• Full Flow “Ball” or “Gate” Valve.
  • Union fitting
  • Dual check valve or Atmospheric Vacuum Breaker to prevent back-flow into the potable water supply may be needed. Check with your local Plumbing Department to be sure.
  • Female adapter to connect to 3/4″ threaded male fitting on Basepump.
  • Clear PVC cement and pipe thread sealant tape or paste.
  • PVC pipe for the suction line in the proper size for your pump model and enough to fit your application.


Take a look at one of our easy-to-use, No-Sweat Installation Kits. These kits come in 1/2″ and 3/4″ sizes and are easy to use with either copper, PEX, or CPVC piping systems. They can even be used to convert from your existing copper to the newer PEX systems without special adapters. You get everything you need for most typical installations, except the pipe itself. That can be purchased locally in either rigid or flexible form. Note: RB750-EZ and HB1000-PRO both include these items in the box. Click here for price information or to order your kit today.

Tools Needed:

  • Power drill with screwdriver bits.
  • Hole saw attachment is needed for outdoor discharge installations. Hole saw size for each pump: (RB750: 1-1/2″ HB1000: 1-3/4″ CB1500: 2″ ).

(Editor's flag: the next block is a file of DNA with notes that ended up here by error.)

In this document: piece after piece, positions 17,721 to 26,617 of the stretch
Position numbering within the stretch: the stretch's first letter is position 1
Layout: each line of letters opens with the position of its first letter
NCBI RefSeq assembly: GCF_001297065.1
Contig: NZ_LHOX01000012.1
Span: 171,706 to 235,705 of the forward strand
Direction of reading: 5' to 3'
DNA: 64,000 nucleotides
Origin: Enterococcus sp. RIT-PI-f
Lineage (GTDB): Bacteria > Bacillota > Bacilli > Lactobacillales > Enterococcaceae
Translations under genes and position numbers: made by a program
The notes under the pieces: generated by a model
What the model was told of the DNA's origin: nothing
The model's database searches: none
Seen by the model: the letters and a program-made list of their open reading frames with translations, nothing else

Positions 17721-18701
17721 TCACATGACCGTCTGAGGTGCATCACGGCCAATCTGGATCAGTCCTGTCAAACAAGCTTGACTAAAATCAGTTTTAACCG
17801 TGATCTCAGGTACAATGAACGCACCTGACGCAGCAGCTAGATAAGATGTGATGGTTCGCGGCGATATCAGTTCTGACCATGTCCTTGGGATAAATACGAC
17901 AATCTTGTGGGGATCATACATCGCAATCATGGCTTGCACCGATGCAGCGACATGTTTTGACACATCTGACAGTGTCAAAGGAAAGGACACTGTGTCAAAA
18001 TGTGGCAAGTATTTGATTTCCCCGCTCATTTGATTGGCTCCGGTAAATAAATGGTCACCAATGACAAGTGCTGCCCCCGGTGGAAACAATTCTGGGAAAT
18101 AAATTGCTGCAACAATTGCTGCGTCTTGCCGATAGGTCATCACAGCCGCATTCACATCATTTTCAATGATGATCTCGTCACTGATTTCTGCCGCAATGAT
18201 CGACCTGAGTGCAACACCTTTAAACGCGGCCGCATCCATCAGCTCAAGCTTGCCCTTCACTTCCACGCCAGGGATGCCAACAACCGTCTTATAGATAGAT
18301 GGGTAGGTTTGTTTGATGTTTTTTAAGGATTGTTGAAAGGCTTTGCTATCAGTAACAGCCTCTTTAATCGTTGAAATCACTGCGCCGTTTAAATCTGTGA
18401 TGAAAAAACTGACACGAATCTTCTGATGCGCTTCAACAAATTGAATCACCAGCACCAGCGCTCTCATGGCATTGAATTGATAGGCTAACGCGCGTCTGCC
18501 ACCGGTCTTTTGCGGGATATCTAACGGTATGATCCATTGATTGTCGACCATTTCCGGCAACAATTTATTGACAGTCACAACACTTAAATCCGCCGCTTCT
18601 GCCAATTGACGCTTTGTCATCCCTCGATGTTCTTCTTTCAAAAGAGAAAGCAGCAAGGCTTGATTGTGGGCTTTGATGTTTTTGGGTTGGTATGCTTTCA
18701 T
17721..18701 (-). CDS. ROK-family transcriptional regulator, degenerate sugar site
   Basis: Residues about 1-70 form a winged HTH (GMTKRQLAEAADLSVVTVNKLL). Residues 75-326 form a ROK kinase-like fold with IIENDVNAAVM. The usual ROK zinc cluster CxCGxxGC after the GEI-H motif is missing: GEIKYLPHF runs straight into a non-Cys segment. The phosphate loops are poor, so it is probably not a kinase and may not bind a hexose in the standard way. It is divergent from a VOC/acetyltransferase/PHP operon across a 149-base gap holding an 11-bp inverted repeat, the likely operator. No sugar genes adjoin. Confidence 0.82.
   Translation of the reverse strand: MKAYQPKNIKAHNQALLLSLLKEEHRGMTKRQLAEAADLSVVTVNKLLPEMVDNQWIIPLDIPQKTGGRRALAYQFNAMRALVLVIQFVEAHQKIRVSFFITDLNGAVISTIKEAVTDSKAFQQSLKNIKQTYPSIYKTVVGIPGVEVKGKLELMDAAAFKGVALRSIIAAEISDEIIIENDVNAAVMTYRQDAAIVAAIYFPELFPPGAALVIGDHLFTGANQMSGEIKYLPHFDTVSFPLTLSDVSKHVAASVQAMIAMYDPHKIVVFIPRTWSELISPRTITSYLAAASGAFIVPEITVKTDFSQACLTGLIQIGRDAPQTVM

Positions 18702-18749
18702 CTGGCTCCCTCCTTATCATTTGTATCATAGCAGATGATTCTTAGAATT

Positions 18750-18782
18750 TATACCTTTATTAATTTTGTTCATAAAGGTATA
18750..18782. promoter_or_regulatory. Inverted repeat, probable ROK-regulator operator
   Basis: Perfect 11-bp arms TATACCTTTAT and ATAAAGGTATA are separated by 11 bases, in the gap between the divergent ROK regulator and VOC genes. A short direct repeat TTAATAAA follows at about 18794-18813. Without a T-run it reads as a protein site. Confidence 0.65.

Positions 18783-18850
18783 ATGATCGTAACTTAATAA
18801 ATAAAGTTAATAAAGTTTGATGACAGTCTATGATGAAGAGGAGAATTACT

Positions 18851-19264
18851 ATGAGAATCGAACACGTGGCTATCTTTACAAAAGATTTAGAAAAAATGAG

• Phillips and Slotted Screwdrivers.
  • PVC cutter or saw, Utility Knife and Tape Measure.
  • Plumbing tools for the water supply pipe you are using.

Product Specifications

  • Materials: Heavy-duty Schedule 80 Polypropylene, Stainless steel hardware, PVC fittings
  • Dimensions without check valve: RB750: L: 16″; W: 4″; H: 6″; Wt: 1.5 lb. HB1000: L: 16″; W: 4″; H: 7″; Wt: 2 lbs. CB1500: L: 18″ W: 4″; H: 9″; Wt: 4 lbs.
  • Water inlet fitting: RB750 & HB1000 – 3/4″ Female; CB1500 – 1″ Female. Male nipples & reducers included.
  • PVC Suction and Discharge openings: RB750- 1″ Socket; HB1000: 1-1/4″ Socket; CB1500- 1-1/2″ Socket)
  • Water service requirements: Minimum pressure: 40 PSI Maximum pressure: 90 PSI
  • Water Flow minimum rate required: RB750- 7GPM; HB1000- 10 GPM; CB1500- 15 GPM


FREE Basement Evaluation Checklist

Click the "Free Checklist" button to receive a free Basement Evaluation Checklist to use as a guide to protecting your basement from flood damage. This is a worksheet designed for you, the homeowner, to put the important information regarding your basement onto one sheet and to use it as a guide for risk management.

FREE Basement Evaluation Checklist

Fill the "Form" to receive a free Basement Evaluation Checklist to use as a guide to protecting your basement from flood damage. This is a worksheet designed for you, the homeowner, to put the important information regarding your basement onto one sheet and to use it as a guide for risk management.